Well, this is Obama's deal, and it's Obama that's responsible for this fear in America. The guy keeps making speeches about redistribution, and maybe we ought to do something to businesses that don't invest or holding too much money. We haven't heard that kind of talk except from pure socialists.

Fairly typical of what we hear every day now from the president's critics. It's the "uncertainty" and the "socialism" that is holding back the private sector. What makes these statements so unusual, though, is what was said earlier in the call.

We had a great first quarter, the best in our history. And we went through it -- we were just around $400 million in the first quarter. We are $447 million this time, and that quarter was about 59% better than a year ago. And in fact, for the 6 months, we're 62% better than a year ago. We are all, in this organization, heartened by the results.

On January 3, -- excuse me, on July 3, I got a phone call. I was in a different city from my colleague, Marc Schorr, and he told me that on the third day of July, we equaled in Las Vegas, our cash flow, our profits of the entire year of 2010. That was a very supercharged thing to hear, but we did $271 million last year and we hit $271 million on the third of July. So for the balance of the year, everything from here on in, in Las Vegas is improvement. And we benefited from a very favorable whole percentage.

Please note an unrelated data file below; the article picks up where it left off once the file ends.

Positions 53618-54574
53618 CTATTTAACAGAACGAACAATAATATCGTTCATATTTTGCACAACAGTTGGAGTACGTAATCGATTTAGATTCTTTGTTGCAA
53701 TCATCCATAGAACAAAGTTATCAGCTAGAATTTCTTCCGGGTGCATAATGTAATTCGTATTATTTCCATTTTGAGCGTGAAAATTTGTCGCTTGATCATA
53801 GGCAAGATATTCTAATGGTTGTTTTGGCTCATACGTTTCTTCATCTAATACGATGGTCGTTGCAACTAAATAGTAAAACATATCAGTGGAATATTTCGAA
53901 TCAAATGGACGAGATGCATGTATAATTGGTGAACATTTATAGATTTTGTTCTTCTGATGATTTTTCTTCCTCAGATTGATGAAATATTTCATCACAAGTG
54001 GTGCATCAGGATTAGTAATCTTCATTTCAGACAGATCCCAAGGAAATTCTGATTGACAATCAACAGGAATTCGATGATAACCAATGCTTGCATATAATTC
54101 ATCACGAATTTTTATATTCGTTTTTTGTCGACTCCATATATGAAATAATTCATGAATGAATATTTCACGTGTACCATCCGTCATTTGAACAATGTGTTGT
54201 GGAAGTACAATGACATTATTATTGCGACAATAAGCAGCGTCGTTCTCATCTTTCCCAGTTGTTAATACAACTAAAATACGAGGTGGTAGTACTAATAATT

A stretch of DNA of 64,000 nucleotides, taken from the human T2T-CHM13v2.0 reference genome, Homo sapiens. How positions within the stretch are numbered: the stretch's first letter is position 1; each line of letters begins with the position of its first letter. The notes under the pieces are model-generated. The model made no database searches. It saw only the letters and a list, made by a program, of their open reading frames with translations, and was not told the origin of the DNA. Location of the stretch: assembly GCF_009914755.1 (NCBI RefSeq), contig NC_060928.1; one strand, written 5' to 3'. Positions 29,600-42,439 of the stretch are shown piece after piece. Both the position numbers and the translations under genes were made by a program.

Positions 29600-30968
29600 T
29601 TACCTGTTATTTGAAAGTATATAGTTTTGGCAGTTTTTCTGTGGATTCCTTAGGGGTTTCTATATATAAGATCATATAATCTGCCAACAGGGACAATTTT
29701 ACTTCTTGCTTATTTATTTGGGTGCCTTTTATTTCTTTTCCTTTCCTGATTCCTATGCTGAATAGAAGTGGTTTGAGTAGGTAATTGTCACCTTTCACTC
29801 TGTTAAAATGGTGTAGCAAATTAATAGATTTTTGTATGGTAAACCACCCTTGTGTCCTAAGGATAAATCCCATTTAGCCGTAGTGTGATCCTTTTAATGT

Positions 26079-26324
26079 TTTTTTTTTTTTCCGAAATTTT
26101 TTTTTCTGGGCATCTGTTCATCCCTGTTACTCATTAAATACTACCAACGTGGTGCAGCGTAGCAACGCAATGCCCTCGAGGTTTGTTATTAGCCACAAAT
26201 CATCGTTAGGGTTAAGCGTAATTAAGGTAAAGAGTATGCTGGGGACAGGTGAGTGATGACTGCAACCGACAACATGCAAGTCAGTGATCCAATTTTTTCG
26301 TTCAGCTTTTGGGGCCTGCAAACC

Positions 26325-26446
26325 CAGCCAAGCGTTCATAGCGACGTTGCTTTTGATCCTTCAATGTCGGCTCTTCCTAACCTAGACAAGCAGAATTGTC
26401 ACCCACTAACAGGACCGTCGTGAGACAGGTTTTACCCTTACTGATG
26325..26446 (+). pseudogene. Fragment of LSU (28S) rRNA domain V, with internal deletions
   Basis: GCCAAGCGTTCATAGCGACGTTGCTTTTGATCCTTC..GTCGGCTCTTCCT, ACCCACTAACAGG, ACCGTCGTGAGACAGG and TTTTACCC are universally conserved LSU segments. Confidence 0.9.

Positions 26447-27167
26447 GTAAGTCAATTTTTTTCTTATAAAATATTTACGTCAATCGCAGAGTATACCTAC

So let me see if I have this line of thinking down here...President Obama is a "giant wet blanket" to business...there are examples that "prove" this...and he is a (snore) socialist. All of this has led to the best quarter they have ever had? And it only took six months this year to make what they made last year? Uh.....what?

There is no logic or reason to the irrational feelings these people have. They make statements simply based on personal preference, not reality. They are making record profits and they still hate him. It's no different than someone like me saying that the Dave Matthews Band sucks. It's an opinion with no basis in fact.

Why can't they simply admit that it's the same thing with the president?

Thursday, July 28, 2011


Any of those people below him regular readers of mine?